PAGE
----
The Jason Hahn Files: Let’s Talk About Buying Gifts For Children

“He turned his lovely almond-shaped eyes up at them and announced that he wanted nothing. His parents were bewildered. This, after all, was the child who, when asked the same question the previous Christmas, had said he wanted to go on the Virgin Galactic flight to space with Richard Branson.”

It seems only yesterday that my god-daughter, Mina was born. When I first saw her, she was a bundle of wrinkled skin — her eyes shut tightly and her tiny crab-like hands clenched in the kind of vice grip a District 9 tai-tai grabbing a heavily discounted Yohji dress at a Club21 sale would recognise. She looked so delicate and precious.

“Wait!” I told her mother. “Let me sit down first before you hand her to me. I’m petrified I’ll drop her!”

May rolled her eyes. “Oh, for goodness sakes, it’s a baby, not a Lalique vase!”

“Which, if you ask my mother, I did in fact drop when I was a child!”

May’s look of indifference was immediately replaced by one of nervous concern. “Oh, really? OK, maybe you should just sit down first, then.”

At some stage, I must have blinked because suddenly Mina is about to turn 13.

“Thirteen?” I said the other day on FaceTime with May. “How is she turning 13? Didn’t you just give birth to her?”

May’s image sighed. “Scary, isn’t it? I have no idea what happened. And she’s turned so sassy! She’s always rolling her eyes at me!”

“So what are you getting for her birthday present?”

May rolled her eyes.

It turns out that a few months ago, Mina’s baby brother Johann turned 10 and his parents had asked him what he wanted for his birthday.

He turned his lovely almond-shaped eyes up at them and announced that he wanted nothing. His parents were bewildered. This, after all, was the child who, when asked the same question the previous Christmas, had said he wanted to go on the Virgin Galactic flight to space with Richard Branson. “It only costs $250,000!” he said, adding with the kind of economic precision that bodes well for a future in financing, “US dollars!”

And now he wanted nothing.

“What do you mean nothing?” his parents asked.

“I already have everything I need. I don’t need more stuff!”

“A new iPad?” his father ventured.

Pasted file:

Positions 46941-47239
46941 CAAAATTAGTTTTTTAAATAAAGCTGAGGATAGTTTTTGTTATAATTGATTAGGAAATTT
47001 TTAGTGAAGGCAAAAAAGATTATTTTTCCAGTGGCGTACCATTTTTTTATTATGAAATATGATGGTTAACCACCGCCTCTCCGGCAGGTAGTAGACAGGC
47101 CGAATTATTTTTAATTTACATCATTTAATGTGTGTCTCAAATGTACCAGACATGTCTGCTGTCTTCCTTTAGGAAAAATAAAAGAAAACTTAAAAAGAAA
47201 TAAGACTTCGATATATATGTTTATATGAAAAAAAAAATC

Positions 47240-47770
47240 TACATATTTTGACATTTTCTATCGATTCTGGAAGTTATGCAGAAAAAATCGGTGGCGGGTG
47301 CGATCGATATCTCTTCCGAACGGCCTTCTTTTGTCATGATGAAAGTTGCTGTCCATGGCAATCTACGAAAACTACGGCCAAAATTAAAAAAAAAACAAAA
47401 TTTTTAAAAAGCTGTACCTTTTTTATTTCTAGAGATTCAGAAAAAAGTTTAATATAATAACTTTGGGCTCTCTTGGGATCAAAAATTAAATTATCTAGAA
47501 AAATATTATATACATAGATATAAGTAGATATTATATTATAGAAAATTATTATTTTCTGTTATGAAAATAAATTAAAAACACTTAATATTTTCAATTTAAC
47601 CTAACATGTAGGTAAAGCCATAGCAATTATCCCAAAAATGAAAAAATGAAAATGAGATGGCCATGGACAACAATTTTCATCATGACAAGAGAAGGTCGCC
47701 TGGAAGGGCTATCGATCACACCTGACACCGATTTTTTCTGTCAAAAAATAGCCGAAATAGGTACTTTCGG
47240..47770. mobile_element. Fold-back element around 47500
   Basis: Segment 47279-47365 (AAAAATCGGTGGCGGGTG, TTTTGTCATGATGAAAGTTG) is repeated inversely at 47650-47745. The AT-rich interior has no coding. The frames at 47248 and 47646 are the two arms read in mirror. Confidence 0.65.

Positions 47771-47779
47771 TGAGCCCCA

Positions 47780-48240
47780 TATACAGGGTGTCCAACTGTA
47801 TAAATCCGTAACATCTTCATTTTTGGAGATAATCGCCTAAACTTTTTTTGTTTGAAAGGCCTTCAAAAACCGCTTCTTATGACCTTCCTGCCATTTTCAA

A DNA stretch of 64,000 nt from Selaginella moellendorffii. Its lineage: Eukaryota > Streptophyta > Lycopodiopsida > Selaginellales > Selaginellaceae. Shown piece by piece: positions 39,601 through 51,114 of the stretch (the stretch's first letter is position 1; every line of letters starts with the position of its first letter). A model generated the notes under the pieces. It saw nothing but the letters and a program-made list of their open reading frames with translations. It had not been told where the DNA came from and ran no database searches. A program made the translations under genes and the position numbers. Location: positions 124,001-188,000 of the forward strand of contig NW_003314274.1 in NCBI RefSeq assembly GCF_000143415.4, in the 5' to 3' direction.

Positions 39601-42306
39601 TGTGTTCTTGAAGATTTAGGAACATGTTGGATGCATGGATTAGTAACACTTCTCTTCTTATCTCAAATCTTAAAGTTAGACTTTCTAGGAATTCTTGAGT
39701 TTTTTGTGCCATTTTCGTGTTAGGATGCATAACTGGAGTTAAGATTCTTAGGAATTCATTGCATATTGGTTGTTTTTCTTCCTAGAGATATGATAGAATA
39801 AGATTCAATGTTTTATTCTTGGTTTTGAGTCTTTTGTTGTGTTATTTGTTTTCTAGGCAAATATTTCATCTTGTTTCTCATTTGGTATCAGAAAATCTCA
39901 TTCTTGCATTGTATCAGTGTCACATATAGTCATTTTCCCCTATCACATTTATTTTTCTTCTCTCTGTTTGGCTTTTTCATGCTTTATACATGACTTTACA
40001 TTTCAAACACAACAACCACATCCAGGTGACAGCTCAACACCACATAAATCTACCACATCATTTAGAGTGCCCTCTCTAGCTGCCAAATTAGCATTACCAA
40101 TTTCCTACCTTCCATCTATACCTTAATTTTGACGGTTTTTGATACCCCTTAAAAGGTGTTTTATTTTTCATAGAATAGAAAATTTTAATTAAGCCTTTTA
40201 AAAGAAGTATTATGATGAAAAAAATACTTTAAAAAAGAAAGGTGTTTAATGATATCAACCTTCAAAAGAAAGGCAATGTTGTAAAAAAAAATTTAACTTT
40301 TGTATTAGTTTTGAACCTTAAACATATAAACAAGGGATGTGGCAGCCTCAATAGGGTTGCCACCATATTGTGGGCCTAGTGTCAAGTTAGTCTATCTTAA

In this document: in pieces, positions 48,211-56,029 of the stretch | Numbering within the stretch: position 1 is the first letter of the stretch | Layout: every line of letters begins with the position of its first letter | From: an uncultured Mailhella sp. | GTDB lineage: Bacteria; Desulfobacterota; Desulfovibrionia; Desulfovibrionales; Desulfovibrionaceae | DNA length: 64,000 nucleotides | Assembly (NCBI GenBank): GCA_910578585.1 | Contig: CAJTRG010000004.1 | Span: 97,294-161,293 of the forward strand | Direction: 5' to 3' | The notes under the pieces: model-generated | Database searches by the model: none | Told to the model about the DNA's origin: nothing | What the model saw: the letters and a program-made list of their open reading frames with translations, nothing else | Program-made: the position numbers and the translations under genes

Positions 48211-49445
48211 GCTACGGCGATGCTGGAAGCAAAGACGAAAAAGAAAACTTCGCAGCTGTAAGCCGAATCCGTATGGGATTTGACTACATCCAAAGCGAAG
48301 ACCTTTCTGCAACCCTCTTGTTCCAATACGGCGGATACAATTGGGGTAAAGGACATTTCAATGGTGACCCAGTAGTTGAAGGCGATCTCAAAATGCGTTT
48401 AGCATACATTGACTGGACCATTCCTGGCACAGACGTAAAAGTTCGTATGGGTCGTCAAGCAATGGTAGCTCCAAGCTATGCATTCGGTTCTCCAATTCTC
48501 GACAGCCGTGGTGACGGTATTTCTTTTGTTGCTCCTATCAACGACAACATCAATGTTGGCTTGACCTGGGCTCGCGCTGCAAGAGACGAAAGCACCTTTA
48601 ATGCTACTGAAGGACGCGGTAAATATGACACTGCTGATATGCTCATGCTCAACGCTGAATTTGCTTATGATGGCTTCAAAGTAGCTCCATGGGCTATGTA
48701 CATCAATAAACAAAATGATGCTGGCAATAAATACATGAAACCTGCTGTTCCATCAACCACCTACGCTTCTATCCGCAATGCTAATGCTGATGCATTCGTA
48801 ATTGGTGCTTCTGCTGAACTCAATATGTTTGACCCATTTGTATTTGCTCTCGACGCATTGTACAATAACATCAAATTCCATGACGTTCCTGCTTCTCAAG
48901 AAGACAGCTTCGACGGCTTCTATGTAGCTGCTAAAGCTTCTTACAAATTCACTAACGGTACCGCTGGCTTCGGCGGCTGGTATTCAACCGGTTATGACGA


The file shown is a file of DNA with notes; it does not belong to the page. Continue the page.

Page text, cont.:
“My old one still works.”

“A PlayStation?”

“No.”

May hesitated. “A new bike?”

Limpid brown eyes stared up at her. “No.”

“Who are you?” his father said eventually.

It turns out that Johann had just binge watched Marie Kondo’s Tidying Up and YouTube clips of  Hoarding and, in the process, the boy has developed a severe phobia of, well, stuff. May reports that since that conversation, he essentially emptied out his room, and reduced himself to just three items of everything. Three books, three underwear, three toys…

“His room echoes!” May said the other day.

“What a strange child,” I said.

“Actually, I’m quite proud of him. I was so scared he would turn out to be grasping and materialistic.” Here she paused and then added with a dramatic flourish, “Like your god-daughter!”

It seems that when Mina’s parents asked her what she wanted for her birthday, they’d been half hoping that, like her brother, she would also say, “Nothing.”

Instead, the girl pulled out a piece of A4 paper on which was neatly typed in Georgia 12-pitch a long list of birthday presents, at the top of which was a trip to Disney World.

“And not the one in Tokyo, mind you!” May said. “She wants to go to the one in Orlando, Florida!”

I leaned closer towards the phone screen. “What else is on the list?”

May’s features hardened. “I’m so glad you asked. Because number two is a trip to Paris. With you. Not with us — the people who have fed her, clothed her, wiped up her drool and vomit, and generally cost us a fortune. Not with me, the mother who literally pushed her out into the world. No. She wants to go to Paris with someone she sees once a year! What’s wrong with this picture?”

I shrugged. “It’s not my fault your child gets along with me better than she does with you. That’s so incredibly sweet. Well, clearly, Disney and Paris with her beloved god-father isn’t happening. What else does the Golden Child want?”

“A Tiffany charm bracelet, a party dress sewn with Swarovski crystals, a French bulldog puppy, and at the bottom of the list is an iPad Pro. She’s getting the iPad.”

Mina later WhatsApped to say she’d made a deal with Johann that she would give him her iPad which she’d got for her last birthday because she wanted the new iPad Pro.

“I really like the retina recognition function and the new one has it. But I knew Mama wouldn’t get it for me because the one I have is only a year old, so I freaked them out with Disney World and Paris with you, and put the iPad Pro at the bottom of the list. So that’s what I got! I love it!”

“Really,” I told Saffy. “Children are so devious!”

 

 

 

 

 

 

Seen on instagram

As Seen On Instagram